Monday, November 2, 2015

Media and governance: It’s time for a rethink, by James Deane

The post 2015 Global Goals have been agreed and for the first time in any such agreement, there is a goal focused on improving how societies in the 21st century are governed. 
It is a major accomplishment and an acknowledgement that the quality of governance will do as much to shape humanity’s prospects as anything else.  A good argument can be made that unless progress is made in this area, investments in the rest of the goals may well be wasted.  This should be an exciting time for those working to support good governance.  That excitement should extend to those, like myself, who have argued for increased support for a free and plural media and to improved public access to information.  The goals include a specific target designed to ensure “public access to information and to protecting fundamental freedoms , in accordance with national legislation and international agreements”.

That does not appear to be the prevailing mood.  In my field the optimism that the digital revolution and media liberalisation around the world would result in more empowered, accountable and informed societies capable of underpinning more responsive government is waning.  It is waning in part because of the sheer scale, pace and often  negative character of recent information and communication trends; and in part because governance strategies have not yet adapted to just how dramatic the implications of the transformation in information and communication dynamics have been for governance outcomes.  These are some of the issues I focus on in  a chapter in The Governance Practitioner’s Notebook, produced by the OECD-DAC Governance Network (GovNet). 

In an age of digital optimism and informational transformation, why the concern?  Conflicts from the Middle East to Ukraine are fought through the information space as actors as diverse as Russia and the so called Islamic State perfect increasingly effective multimedia propaganda machines designed to secure loyalty and exploit identity.  The democratic hopes of the 1990s and 2000s, and the substantial financial support provided by western donors to fostering a free media that accompanied those hopes, risk being supplanted by concerns over combatting violent extremism and winning information wars.  Media trends which a decade ago were characterised by increased openness, liberalisation and diversity are being replaced by a disturbingly consistent story of cooption and intimidation by state, religious, ethnic, commercial and factional forces, especially in conflict affected and fragile states.  The popular energy of the Arab Revolutions, substantially enabled by transformed access to information and the means to communicate, have been sapped and largely replaced by chaos, authoritarianism and a renewed capturing of the information space.  And within all this, as Tom Carothers has so ably documented, the democratic space in many countries is closing and, as documented by Freedom House and many other organisations, the assaults – now more accurately described as an onslaught - on journalists and journalism worldwide continues to intensify.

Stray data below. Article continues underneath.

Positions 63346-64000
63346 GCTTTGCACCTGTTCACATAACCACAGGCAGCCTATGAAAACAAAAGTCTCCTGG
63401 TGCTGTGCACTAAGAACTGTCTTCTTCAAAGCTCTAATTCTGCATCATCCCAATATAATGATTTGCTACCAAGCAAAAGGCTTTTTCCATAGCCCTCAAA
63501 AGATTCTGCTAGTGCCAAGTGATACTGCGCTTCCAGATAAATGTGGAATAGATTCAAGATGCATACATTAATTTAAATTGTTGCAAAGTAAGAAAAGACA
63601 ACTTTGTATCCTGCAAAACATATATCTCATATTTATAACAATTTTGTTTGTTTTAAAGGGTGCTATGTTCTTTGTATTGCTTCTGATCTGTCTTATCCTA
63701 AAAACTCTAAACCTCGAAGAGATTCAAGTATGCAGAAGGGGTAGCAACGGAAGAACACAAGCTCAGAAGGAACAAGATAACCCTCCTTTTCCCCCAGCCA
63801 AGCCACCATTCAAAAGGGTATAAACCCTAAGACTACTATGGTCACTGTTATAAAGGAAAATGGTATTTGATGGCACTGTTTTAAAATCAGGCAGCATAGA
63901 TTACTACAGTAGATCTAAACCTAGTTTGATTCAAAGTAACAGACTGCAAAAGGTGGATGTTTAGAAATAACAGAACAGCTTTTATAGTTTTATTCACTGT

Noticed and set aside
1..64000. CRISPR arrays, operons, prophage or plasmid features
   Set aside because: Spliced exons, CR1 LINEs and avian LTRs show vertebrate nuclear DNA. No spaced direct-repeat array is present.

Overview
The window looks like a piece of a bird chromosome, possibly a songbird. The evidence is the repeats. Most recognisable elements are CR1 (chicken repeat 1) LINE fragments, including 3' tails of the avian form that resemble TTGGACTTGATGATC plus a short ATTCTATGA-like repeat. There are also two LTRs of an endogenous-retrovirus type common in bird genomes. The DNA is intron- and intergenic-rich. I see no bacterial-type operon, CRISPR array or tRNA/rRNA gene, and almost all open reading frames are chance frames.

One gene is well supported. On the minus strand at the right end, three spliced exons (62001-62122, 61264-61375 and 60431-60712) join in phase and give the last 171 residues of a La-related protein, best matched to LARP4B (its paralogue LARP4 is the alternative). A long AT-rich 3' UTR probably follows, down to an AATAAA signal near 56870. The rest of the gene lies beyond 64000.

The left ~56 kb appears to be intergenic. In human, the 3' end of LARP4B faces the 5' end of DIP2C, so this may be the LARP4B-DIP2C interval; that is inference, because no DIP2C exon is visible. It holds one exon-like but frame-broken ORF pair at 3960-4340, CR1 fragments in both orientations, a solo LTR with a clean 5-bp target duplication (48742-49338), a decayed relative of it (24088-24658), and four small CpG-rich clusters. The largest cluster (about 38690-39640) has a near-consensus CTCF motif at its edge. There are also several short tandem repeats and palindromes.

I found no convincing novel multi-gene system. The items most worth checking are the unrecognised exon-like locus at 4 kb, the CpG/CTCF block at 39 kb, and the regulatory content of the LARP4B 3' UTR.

Evidence  is scant that people do have improved access to the issues that shape their lives as trust levels in the media are plummeting.  Platforms for public debate, so recently galvanised by online social spaces, appear increasingly polarised and captured.  The accountability role that development actors assume that a free media plays threatens being undermined.  The costs to social cohesion of a media that is captured to drive people apart exacerbates, and is arguably increasingly driving conflict.

None of these reasons, however, fully explains a growing sense of pessimism that is felt I know, not only by myself, but many who focus on support attempts to increase peoples access to information they can trust and use to advance their lives.  Some of the pessimism is due to a hang over from the heady days of democracy assistance, some of which was naïve and overly normative.  Some of it from the concussion suffered by the multiple assaults being mounted on the public space. 

Most of the pessimism, however, is rooted in the lack of a clear, coherent response to these issues from the development system.

Why that response does not exist and what such a response from the democratic governance community might look like forms the focus of my chapter in The Governance Practitioner’s Notebook.  It argues that governance strategies need to reassess their approach to the role of media and broader communication trends and assess more clearly their impact on governance outcomes.  It suggests ways in which governance actors can better understand these impacts, both positive and negative and how they can more effectively respond to them.  It argues that the current development architecture is poorly suited to reacting to and integrating media and communication concerns into development strategies but that relatively modest improvements in the attention focused on these issues is likely to be cost effective.  It argues above all that political and governance outcomes simply can’t be understood or improved without engaging with the transformative shifts (both positive and negative) of 21st century media and information dynamics. 

The views expressed in this blog are those of the author alone and should not be reported as representing the official views of the OECD or of its member countries.